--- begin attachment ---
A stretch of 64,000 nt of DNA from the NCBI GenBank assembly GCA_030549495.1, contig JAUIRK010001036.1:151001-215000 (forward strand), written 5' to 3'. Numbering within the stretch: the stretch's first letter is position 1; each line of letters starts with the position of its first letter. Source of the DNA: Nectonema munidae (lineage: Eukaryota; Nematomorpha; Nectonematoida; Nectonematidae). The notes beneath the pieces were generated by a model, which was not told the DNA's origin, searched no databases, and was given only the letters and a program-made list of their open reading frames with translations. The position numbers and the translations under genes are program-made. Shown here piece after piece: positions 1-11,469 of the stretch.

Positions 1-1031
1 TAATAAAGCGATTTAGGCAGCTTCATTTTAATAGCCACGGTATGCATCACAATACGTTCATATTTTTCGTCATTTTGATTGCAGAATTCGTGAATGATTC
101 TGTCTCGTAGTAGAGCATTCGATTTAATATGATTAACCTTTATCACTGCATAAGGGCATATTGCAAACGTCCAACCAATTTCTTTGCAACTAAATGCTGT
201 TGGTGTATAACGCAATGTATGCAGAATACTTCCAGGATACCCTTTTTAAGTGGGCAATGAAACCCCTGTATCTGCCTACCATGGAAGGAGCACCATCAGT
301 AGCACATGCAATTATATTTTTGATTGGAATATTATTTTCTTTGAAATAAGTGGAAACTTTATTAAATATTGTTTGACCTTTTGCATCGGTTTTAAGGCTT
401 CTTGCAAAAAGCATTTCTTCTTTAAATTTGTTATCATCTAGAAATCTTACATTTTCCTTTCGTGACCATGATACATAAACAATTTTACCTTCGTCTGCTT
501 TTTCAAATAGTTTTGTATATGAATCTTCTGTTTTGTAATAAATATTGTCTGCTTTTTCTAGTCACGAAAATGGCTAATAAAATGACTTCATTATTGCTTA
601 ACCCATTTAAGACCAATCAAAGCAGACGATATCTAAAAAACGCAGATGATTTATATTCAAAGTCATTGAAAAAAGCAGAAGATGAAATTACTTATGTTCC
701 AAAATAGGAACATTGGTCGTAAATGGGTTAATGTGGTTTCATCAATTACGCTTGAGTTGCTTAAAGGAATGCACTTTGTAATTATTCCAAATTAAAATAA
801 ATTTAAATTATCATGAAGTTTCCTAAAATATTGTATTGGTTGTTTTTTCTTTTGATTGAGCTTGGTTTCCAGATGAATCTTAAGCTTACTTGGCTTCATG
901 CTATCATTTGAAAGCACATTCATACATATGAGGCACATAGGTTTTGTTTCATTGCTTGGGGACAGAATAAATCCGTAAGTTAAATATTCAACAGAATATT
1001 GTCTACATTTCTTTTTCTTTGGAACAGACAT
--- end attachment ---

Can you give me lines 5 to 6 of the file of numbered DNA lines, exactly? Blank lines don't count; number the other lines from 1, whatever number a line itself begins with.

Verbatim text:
201 TGGTGTATAACGCAATGTATGCAGAATACTTCCAGGATACCCTTTTTAAGTGGGCAATGAAACCCCTGTATCTGCCTACCATGGAAGGAGCACCATCAGT
301 AGCACATGCAATTATATTTTTGATTGGAATATTATTTTCTTTGAAATAAGTGGAAACTTTATTAAATATTGTTTGACCTTTTGCATCGGTTTTAAGGCTT